Africa in business: from debt to iron

STORY: Here are five business stories making headlines in sub-Saharan Africa this week.

Ghana is poised to request debt relief via the G20 Common Framework process, sources have said, and has sought reassurances that negotiations can be expedited.

The crisis-hit West African country needs to restructure its debt in order to access IMF funds, but has been hesitating over the Common Framework, one source said, due to long delays faced by other countries using the process.

Also in debt, Nigeria's could hit 77 trillion naira this year, or $172 billion, the chief of its Debt Management Office has said.

That's after a loan-to-bond swap and new borrowing to fund its 2023 budget.

Angola's state oil giant Sonangol is planning an initial public offering of up to 30% of its capital on the country's BODIVA bourse by 2027 and then a listing of its shares on an international stock exchange, its chief executive has said.

The southern African country wants to privatize dozens of assets - including Sonangol whose IPO was initially scheduled before 2022 - as it overhauls the state-dominated economy.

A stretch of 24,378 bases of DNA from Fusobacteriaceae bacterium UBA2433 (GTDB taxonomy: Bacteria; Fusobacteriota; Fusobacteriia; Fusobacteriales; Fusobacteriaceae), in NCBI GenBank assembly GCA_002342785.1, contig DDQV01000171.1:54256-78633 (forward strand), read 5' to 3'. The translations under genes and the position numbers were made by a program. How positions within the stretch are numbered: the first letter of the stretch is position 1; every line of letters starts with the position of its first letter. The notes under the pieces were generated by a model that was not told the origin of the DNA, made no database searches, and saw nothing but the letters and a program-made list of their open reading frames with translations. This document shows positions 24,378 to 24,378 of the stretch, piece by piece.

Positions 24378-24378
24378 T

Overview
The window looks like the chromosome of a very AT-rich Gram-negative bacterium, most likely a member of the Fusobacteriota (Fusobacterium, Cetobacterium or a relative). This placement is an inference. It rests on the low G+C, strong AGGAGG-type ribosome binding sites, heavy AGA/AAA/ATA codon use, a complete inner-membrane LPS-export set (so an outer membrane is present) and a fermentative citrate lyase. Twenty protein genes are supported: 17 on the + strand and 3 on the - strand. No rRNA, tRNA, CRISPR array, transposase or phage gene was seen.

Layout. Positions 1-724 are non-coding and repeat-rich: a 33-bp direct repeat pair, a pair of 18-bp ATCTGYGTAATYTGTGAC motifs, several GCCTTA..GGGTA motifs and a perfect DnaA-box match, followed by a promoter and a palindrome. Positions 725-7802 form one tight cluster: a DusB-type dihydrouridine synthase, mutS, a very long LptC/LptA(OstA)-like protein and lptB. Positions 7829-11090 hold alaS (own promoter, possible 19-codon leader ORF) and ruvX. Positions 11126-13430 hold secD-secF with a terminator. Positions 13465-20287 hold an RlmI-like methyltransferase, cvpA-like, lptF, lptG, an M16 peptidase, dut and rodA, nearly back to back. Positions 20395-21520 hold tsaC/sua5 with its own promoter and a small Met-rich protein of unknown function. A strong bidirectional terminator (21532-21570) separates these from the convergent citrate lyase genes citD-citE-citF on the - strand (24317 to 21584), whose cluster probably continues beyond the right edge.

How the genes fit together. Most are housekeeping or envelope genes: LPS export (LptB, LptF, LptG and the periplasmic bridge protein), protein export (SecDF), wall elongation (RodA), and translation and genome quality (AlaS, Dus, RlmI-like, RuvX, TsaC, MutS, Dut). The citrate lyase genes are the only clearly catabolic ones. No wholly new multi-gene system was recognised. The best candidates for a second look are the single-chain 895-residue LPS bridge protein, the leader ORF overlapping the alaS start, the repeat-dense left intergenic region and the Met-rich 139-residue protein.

John Ngumi, chairman of the board at Safaricom, has resigned from his post the company said on Thursday (January 5).

Kenya's biggest telecoms operator, which is partly owned by South Africa's Vodacom and Britain's Vodafone, said the board will elect a new chairman in the coming weeks.

And finally, Rio Tinto's Guinea unit has agreed terms with its joint venture partners on developing infrastructure for the huge Simandou iron ore mine - the next step towards building a project in which it has held a stake since 1997.

The challenge of transporting high-grade iron ore from mine to market has long hindered the remote project's development.

Guinea's government requires any developer to build a railway to the coast hundreds of miles away.